6 types of biscuit eater (and how to appeal to each)

12 July 2021, 08:03 AM
  • Discover how to cater your sweet and savoury biscuit selection to six different consumer types – from home workers to health gurus, and everything in between

Britain has always been a nation of biscuit eaters – in fact, Lizzie Collingham’s The Biscuit: the History of a Very British Indulgence revealed that here in the UK we spend £8 million on biscuits every single day. Throughout the pandemic, this trend has only accelerated with a growing desire for nostalgic products, indulgence and comforting snacks boosting demand for sweet biscuits, while savoury biscuits are riding the wave of the home working and health trends. Public Health England reported that the number of biscuits purchased rose by 12% in the year to June 2020.

New product development plus a firm focus on provenance among fine food brands ensures that tradition and innovation are always blending in this market, and by 2025, research by Industry ARC predicts that it will reach a value of $129 billion. While huge opportunities clearly exist, it is also a diverse sector fuelled by numerous and sometimes contradictory consumer demands. Here, we look at six of the main consumer types for biscuits and how retailers can delight each through a tailored product offering.

1. The savoury snacker

The market for savoury biscuits is growing quickly, presenting opportunities for retailers to refresh their shelves with the latest launches. “Consumer buying trends are leaning increasingly towards savoury snacking,” explains Matt Hodgetts, UK and export sales manager at Peter’s Yard. With Peter’s Yard having won the title of Best Biscuit Brand across both sweet and savoury categories for the last two years in a row, it’s clear that retailers will not want to miss out on savoury snacking. “This is not only growing at a faster rate than sweet biscuits, but I believe is offering more innovation,” Matt adds.

New product developments include launches from the likes of Island Bakery. While the business was known for its shortbreads and chocolate-dipped melts produced on the Isle of Mull, the brand has jumped on the savoury trend with products steeped in local flavours, from traditional Scottish oatcakes to cheese biscuits which are made using Isle of Mull Cheese’s award-winning product. “We’ve been planning to make savoury biscuits for a long time,” says co-founder Dawn Reade. “In 20 years of producing sweet, organic biscuits, we have occasionally met people who profess not to have a sweet tooth, and who prefer to indulge in more savoury treats.”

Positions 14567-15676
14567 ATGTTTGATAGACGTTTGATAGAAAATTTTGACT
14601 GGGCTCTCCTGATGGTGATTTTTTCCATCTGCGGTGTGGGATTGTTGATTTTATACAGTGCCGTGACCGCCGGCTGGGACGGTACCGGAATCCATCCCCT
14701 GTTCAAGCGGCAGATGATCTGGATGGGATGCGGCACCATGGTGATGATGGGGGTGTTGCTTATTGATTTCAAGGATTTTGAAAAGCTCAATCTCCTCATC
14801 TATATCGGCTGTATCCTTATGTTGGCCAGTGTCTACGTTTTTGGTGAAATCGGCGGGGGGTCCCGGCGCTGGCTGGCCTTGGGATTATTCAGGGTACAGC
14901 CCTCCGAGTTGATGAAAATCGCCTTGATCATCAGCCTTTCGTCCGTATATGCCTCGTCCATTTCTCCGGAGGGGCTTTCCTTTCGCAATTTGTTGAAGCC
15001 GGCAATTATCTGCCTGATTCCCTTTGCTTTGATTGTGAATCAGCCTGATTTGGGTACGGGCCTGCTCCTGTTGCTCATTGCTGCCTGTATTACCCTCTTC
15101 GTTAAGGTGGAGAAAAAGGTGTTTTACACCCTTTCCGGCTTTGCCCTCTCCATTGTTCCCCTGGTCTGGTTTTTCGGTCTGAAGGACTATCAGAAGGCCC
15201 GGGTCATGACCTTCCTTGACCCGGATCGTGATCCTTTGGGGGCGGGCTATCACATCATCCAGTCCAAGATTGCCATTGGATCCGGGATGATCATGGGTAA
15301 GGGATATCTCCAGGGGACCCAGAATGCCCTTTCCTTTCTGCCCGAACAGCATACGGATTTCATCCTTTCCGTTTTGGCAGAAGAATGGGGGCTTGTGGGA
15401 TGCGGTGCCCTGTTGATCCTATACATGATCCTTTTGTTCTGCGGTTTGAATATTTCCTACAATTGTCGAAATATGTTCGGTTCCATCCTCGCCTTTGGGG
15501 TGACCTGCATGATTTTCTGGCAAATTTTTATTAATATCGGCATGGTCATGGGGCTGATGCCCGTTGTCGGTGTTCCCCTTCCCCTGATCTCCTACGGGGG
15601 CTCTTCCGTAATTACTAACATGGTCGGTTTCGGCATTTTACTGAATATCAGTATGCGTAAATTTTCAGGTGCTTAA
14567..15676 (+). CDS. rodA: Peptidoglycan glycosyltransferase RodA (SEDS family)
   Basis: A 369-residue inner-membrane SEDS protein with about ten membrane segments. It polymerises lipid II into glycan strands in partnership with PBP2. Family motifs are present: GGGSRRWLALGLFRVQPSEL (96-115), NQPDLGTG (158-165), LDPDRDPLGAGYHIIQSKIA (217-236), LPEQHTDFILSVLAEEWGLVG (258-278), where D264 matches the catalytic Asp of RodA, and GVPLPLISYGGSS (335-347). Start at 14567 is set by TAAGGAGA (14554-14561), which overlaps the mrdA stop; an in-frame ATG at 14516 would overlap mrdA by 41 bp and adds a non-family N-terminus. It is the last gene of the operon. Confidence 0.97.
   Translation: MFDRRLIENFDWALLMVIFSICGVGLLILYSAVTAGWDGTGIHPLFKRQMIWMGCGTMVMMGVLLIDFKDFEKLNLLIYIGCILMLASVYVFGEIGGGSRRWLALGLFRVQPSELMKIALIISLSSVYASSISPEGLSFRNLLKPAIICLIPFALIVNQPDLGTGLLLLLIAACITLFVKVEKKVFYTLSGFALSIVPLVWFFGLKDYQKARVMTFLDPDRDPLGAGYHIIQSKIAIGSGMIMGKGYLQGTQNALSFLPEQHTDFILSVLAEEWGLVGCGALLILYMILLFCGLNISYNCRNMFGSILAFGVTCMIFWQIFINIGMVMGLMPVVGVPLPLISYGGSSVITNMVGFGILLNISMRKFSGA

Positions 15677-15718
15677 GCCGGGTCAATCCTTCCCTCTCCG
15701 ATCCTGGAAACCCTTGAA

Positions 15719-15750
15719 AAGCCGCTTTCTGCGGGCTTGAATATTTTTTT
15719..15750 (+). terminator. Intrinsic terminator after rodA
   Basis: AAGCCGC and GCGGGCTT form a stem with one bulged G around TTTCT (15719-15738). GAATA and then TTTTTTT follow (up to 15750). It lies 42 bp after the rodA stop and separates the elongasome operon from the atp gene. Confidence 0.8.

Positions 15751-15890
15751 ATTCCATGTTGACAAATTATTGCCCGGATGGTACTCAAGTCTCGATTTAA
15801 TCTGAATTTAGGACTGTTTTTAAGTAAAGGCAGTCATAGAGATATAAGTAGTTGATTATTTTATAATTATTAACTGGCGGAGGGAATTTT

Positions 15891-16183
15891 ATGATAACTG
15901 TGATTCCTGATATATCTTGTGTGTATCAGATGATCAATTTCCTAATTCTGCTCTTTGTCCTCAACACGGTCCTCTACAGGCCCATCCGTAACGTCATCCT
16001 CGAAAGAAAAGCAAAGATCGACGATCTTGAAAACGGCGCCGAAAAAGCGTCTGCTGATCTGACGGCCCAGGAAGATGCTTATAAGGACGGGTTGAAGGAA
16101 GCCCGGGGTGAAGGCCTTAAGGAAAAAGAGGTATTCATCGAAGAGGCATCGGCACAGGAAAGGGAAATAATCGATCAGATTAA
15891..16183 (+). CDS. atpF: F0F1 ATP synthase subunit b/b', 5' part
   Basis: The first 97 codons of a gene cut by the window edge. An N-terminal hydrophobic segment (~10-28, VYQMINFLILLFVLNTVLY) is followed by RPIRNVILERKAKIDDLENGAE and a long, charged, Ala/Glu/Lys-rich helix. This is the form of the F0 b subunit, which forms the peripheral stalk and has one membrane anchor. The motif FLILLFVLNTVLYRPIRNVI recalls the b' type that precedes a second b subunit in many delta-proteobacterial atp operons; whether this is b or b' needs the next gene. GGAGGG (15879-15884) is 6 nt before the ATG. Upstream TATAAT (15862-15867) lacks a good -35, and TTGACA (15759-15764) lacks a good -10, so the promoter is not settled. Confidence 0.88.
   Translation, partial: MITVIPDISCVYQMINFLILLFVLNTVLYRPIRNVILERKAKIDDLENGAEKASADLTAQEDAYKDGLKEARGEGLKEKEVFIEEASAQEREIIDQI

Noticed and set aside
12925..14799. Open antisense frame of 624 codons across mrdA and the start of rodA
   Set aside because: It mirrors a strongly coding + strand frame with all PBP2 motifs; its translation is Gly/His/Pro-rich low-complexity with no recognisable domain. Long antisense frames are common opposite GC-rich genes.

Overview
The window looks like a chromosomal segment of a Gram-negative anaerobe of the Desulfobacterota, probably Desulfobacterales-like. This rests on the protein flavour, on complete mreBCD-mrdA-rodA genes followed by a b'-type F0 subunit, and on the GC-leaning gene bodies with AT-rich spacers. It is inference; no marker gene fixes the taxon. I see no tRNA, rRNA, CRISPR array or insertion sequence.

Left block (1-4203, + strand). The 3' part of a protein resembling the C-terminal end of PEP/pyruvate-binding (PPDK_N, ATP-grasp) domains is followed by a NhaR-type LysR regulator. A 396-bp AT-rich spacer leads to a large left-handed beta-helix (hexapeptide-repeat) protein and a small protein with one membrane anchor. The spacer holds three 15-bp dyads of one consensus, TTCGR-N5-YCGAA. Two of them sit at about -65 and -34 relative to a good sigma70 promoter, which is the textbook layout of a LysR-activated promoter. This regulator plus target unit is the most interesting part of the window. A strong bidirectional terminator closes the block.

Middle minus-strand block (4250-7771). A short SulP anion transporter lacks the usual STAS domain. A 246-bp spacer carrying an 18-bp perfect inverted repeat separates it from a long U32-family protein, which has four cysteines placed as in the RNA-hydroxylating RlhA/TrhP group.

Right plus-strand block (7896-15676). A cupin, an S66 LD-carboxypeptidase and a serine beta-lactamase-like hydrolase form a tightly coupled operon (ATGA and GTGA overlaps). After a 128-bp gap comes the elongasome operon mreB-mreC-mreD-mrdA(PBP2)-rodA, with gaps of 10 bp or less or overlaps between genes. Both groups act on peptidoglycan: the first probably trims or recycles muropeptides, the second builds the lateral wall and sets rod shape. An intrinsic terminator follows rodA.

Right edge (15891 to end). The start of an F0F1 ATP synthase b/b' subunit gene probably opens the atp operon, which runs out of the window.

Cheese biscuits were an obvious choice as Joe Reade’s brothers Brendan and Garth run Isle of Mull Cheese. “Our cheese biscuits will suit those people, and those who like to enjoy food with a great provenance, and no-holds-barred ingredients,” she says.

Matt believes that savoury biscuits will only continue to grow in demand as advertising regulations come into play for food or drink that is high in fat, salt or sugar, and the importance of healthier, nutritious and functional snacks grows. “I believe that savoury snacks cater to these trends a lot more effectively.”

2. The cheeseboard expert

Savoury biscuits are also perfectly suited to cater to customers with a desire to experiment with flavourful pairings and create winning combinations, whether for a quick snack, a sharing platter or a starter to an elaborate meal. Savoury biscuits’ versatility is key, as they are well-suited to an array of flavours. Stag Bakeries have designed their biscuits to be the ideal partner for a wide range of products. “Our Water Biscuits have been designed with the cheeseboard in mind, and they pair well with any kind of cheese,” says Daniel Smith of Stag Bakeries. “The biscuits are also excellent carriers for meat, fish, or pâté, making them a versatile option for canapés. We love trying to match up the different flavours we make with all kinds of toppings.” His favourite combination? Seaweed Water Biscuits with cream cheese and smoked salmon.

Olina’s Bakehouse offers a similar proposition – but while its new Black Pepper Wafer Crackers are ultra-thin in order to let accompanying cheeses sing, another firm favourite, its Seeded Toasts, offer something a bit different. “The products are double baked, giving them a crisp texture and flavour, and the unique recipes contain a high percentage of fruit and nuts blended with honey and Greek yogurt,” says Stephen Hodgetts, UK sales manager at Olina’s Bakehouse.